From the company’s web site: “5 & Diner [522 Lincoln Square, Arlington] is a 50’s-style Diner restaurant concept offering tasty food and fun in a casual, family-friendly environment … . The conceptual development of the 5 & Diner brand is the result of food trend research … . For franchise info contact … . ” Oooh, Chow, Baby is going to hate this place! It must go now!
First of all, the only hints of faux 1950s in this place are the golden-oldies Muzak and some photos of Marilyn Monroe along the bathroom hallway. The counter where one would like to imagine bobby-soxed teens sharing a malt and spinning around on vinyl-covered stools is fronted instead by four-legged bistro-style chairs. Et cetera. This was all explained in Chow, Baby’s postprandial perusal of the web site: What we have at Lincoln Square is the chain’s “Delux” (who needs that extra “e” anyway) version, which is more contemporary and features “a much higher flavor profile.” Fine, let’s check out these “award-winning burgers” that are “cooked to perfection.” I’m sure they’ll be “just great.”
The first surprise was our server, Joanna, who positively doesn’t belong in a chain restaurant: Instead of trying to make us Have a Nice Day!!! all the time, she was calm, menu-knowledgeable, competent, and empty-water-glass attentive. Also she asked how Chow, Baby wanted its burger cooked and topped: big bonus points. And she gave us extra sauce for our fried calamari ($7.29), which Chow, Baby almost didn’t order because that’s really not a fair test for a chain diner – and yet this one nailed it, with a huge pile of light, peppery, crunchy-battered yummies. On the other hand, you’d expect a diner to do well with chili (cup $1.99), but this glop seemed to come straight from a Hormel can, down to the slightly tinny aftertaste.
As expected, the main constituent of Chow, Baby’s bacon cheeseburger ($7.99 with fries) had been machine-pressed and previously frozen, but it was also hefty, perfectly charbroiled, and quite juicy. With thick bacon, mild cheddar, and “Kenny’s special sauce” (basically ketchup and mayo), it was a tasty double-handful. Root beer shake ($4.39) was the perfect liquid accompaniment, though the cheese fries ($1.29 upgrade) were a failure, with lumpy, unmelted cheese shreds. Overall: Some good, some not so good; nothing really to bitch about. Bummer.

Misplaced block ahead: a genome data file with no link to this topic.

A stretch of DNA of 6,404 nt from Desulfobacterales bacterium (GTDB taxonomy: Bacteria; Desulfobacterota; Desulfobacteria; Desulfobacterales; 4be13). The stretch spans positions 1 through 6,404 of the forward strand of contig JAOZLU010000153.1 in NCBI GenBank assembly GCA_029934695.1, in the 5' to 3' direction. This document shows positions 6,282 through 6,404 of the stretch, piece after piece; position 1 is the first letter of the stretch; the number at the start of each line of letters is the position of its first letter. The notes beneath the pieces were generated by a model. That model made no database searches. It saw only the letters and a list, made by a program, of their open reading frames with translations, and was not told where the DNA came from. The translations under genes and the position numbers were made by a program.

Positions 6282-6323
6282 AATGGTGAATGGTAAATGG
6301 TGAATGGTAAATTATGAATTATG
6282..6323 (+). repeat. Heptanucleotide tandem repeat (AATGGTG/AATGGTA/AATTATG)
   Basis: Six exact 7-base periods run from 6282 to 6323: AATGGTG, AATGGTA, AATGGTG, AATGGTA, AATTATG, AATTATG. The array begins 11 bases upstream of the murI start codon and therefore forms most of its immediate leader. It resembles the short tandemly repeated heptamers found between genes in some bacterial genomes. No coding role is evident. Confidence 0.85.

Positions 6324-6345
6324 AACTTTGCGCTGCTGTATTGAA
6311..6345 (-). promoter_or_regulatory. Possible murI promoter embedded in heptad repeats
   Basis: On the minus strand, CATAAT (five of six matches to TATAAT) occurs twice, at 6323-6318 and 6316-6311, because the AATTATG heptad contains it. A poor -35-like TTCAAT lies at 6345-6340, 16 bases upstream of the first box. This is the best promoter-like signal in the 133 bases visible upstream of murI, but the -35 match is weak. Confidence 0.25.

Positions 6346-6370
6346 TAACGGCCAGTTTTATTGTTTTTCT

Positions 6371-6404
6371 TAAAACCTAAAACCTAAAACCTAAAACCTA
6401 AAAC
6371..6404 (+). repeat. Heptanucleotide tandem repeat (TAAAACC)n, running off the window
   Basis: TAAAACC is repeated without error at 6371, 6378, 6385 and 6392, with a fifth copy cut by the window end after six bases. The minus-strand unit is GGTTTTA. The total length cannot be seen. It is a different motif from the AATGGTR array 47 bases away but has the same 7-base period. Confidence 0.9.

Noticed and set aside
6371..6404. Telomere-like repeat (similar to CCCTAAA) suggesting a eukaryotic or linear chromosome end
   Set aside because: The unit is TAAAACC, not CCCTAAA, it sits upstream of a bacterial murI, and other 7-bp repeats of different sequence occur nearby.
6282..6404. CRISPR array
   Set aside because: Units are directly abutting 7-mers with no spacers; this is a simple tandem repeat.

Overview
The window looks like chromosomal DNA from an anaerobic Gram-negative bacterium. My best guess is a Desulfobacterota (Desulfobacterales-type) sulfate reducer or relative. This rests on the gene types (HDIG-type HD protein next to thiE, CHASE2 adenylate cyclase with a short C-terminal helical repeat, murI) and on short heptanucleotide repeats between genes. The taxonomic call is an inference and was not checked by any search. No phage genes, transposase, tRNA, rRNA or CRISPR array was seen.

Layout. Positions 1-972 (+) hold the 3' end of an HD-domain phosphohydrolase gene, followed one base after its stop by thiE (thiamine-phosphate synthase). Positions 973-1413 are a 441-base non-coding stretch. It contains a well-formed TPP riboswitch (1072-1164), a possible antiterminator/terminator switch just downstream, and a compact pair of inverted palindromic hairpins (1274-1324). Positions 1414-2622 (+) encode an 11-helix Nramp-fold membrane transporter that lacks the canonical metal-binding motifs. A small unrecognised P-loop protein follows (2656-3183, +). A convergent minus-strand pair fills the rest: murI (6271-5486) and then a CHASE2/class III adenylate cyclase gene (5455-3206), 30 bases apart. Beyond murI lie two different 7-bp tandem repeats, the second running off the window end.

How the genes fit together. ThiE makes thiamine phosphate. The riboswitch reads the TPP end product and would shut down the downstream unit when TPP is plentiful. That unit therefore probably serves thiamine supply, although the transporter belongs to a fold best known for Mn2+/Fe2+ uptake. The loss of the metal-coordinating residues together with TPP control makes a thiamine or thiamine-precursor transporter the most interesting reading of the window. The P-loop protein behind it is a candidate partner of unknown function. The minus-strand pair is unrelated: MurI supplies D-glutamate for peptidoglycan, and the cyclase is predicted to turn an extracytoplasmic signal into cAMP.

E for Excellent
Chow, Baby was aimlessly driving around Stop Six the other day when it realized, prompted by a flashing “Open” sign, that it had never eaten at the legendary Mama E’s BBQ (818 E. Rosedale St.). Now? Sure!
Mama E’s is in a former KFC, and it’s lost any splendor it might once have had. But the folks are friendly, and the barbecue is indeed marvelous. Chow, Baby’s three-meat plate ($11.50) groaned under the weight of tender, juicy, burnt-edge brisket; not-too-hot links; and a big ol’ meaty rib, all covered in secret-recipe spicy-sweet sauce. Instead of your basic BBQ beans & slaw, side offerings are Southern soul: peppery cabbage, thick red beans and rice, fresh-fried okra, and chunky mashed potatoes with that lovely grayish drippings-sheen.
Of the meat-and-three plates, Chow, Baby has so far tried only the smothered pork chops (plate $8.50) with a lovely soft crust that melts into the gravy, so fall-apart that a plastic fork is the only tool you need. But that’s enough for Chow, Baby to form an opinion on Mama E’s: Excellent.
Contact Chow, Baby at firstname.lastname@example.org.